A thermal mass flow meter calibration is the foundation for accurate gas mass flow measurements. Without calibration, the meter readings are suspect. The flow meters are calibrated during manufacturing, and most manufacturers recommend that their meters return to the factory annually for re-calibration.

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Thermal Mass Flow Meter Calibration | NIST Traceable Facility

Thermal Mass Flow Flow Meter Calibration Basics

Once a manufacturer produces a meter, the meter must be calibrated before its sent to the end user. The meter’s calibration ensures that any thermal mass flow meter is measuring correctly. Sage Metering calibrates its thermal mass flow meters in its NIST Traceable calibration facility.

The flow rate measured by the thermal flow meter is an inferred measurement. The instrument measures the power required to maintain the desired overheat temperature of the heated sensor above the reference sensor. This relationship between power and mass flow rate is established during the calibration. While considerable effort is made in designing and building the sensors, each sensor has slightly different heat transfer characteristics requiring each instrument to be individually calibrated.

One of the first steps is calibrating the two platinum RTDs and then characterizing the performance of the RTDs at various temperatures over the specified operating range. Because the flowmeter operates on the basic principle of heat and temperature, it is necessary to perform this temperature compensation step to ensure that the flow meter’s performance is independent of the gas temperature.

Sage Thermal Flowmeter Factory Calibration

Sage Metering developed calibration capabilities at its NIST Traceable facility that come to reproduce the customer’s operating conditions as close as possible. The calibration occurs using the actual gas or gas mixture.

NIST Traceable Calibration

NIST Traceable Calibration is a nationwide assurance program. It certifies that a manufacturer (or lab) can calibrate equipment to the National Institute of Standards & Technology (NIST) standards. For manufacturers, it verifies that the manufacturer’s products match specific NIST calibration policies and measurement standards.

Mass Flow Meter Manufacturer Upgrades Calibration Facility
Gary Russell monitoring the progress of a high-velocity calibration.

Surrogate Gas

In cases where it is impossible to flow the actual gas because of safety or hazardous conditions, the calibration occurs using a surrogate gas. In this case, modeling based on thermal properties is used to determine the performance of the actual gas.

Data Points

The calibration process involves placing the sensor in one of several different test sections, flowing a known amount of gas through the pipe, and then measuring the signal to obtain the desired overheat. These measurements occur at a minimum of 12 times over the operating range. The actual flow rate is measured using high-precision turbine flow meters with appropriate pressure and temperature correction. The uncertainty of the turbine meters is 0.5% of the reading. A Bell Prover with an uncertainty of 0.5% of reading is used for lower flow rates.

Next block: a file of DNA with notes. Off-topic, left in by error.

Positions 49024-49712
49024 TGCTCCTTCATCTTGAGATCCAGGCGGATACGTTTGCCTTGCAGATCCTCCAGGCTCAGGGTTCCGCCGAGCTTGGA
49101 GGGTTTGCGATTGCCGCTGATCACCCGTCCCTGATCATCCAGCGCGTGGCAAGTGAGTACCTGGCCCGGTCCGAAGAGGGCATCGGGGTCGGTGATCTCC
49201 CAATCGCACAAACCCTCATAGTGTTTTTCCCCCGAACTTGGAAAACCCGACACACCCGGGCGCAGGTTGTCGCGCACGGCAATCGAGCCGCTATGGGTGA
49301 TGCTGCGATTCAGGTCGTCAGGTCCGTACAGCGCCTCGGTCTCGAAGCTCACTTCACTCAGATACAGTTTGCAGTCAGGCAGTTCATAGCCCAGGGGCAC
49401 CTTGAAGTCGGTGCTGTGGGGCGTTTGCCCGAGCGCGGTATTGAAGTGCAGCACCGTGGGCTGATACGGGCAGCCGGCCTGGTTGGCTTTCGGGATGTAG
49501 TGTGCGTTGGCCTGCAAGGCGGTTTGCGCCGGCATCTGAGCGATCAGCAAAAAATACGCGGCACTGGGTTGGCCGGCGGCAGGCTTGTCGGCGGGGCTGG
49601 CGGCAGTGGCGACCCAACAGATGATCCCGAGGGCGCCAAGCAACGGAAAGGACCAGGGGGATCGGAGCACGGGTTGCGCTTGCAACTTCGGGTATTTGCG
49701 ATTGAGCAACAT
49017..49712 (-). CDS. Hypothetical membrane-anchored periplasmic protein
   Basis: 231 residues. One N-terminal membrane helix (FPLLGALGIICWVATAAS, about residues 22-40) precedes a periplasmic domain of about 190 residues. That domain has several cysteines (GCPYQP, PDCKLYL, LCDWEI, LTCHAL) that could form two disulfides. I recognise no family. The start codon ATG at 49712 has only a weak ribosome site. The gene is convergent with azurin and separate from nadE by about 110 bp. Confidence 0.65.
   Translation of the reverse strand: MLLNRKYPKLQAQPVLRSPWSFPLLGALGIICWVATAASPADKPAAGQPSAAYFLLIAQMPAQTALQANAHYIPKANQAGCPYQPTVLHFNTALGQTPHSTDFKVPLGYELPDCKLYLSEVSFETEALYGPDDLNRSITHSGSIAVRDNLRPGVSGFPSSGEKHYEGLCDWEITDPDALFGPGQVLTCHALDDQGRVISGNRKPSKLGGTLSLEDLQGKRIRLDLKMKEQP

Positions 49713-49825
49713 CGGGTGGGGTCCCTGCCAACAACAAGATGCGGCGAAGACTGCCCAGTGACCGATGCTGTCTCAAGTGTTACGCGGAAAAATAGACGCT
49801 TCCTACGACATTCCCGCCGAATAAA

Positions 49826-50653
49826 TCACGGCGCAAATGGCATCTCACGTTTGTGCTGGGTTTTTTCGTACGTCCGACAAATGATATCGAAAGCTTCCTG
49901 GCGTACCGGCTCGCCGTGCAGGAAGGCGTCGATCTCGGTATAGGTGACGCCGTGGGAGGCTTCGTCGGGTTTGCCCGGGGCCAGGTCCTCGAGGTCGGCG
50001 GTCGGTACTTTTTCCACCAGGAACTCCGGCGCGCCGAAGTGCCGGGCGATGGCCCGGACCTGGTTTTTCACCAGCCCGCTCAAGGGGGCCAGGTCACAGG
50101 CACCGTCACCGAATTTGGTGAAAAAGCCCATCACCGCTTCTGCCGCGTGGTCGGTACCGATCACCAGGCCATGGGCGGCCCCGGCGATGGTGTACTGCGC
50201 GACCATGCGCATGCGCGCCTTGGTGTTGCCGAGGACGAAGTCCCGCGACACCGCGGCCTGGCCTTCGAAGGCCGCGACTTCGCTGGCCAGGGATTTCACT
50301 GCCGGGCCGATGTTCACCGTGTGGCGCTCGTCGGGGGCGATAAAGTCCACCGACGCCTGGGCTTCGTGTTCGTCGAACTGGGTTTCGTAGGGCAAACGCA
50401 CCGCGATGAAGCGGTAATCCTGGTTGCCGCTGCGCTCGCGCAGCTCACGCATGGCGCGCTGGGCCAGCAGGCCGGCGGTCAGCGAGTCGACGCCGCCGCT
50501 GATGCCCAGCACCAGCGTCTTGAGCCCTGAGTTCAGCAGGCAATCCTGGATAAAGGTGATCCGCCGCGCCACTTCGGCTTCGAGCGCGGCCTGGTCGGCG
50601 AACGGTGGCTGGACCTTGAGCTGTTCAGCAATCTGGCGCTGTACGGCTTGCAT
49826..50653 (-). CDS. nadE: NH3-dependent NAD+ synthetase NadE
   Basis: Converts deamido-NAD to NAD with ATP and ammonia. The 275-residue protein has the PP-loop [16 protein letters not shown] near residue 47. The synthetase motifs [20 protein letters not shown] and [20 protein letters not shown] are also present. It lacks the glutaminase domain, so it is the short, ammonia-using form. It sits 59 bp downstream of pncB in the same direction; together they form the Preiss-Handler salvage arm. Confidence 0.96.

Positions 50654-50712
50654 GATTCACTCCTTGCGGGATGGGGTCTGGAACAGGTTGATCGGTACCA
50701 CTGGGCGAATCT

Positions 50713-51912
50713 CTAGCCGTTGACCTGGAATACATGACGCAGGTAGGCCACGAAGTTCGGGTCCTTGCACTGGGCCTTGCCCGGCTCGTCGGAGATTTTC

Data Curve Fit

Once the thermal mass flow meter calibration is complete, the data is reviewed and analyzed. A fifth-order polynomial equation is used to obtain a curve fit of the data loaded into the instrument. The zero-flow data point is crucial for the actual calibration and when performing the Sage In-Situ Calibration Verification. The zero-flow data point is a function of the gas type and operating pressure. Using our unique zeroing chamber, Sage obtains a zero-flow data point for the sensor in the air at atmospheric pressure and the actual gas at operating pressure.

thermal mass flow meter calibration
The Sage Zeroing Chamber is used during our NIST calibration at Sage to record the “no flow” or 0 SCFM data point.

Do you have a Sage flow meter requiring re-calibration?

The Sage meters have a unique way of verifying quickly that the meter remains in calibration while still in the field, saving the user a lot of time and money.

Do you have a Sage thermal mass flow meter that requires re-calibration? If so, we are the manufacturer, so you’re in the right place to arrange to have your meter re-calibrated. Before you return it to the factory, have you tried to verify that it needs calibration using the In-situ Calibration Verification?

If the verification failed, did you clean the sensor and retest it?

If yes, request an RMA by emailing us. Please specify the issues you’re having and the reason for the return. A Sage service representative will email you an RMA number to track the meter’s return.


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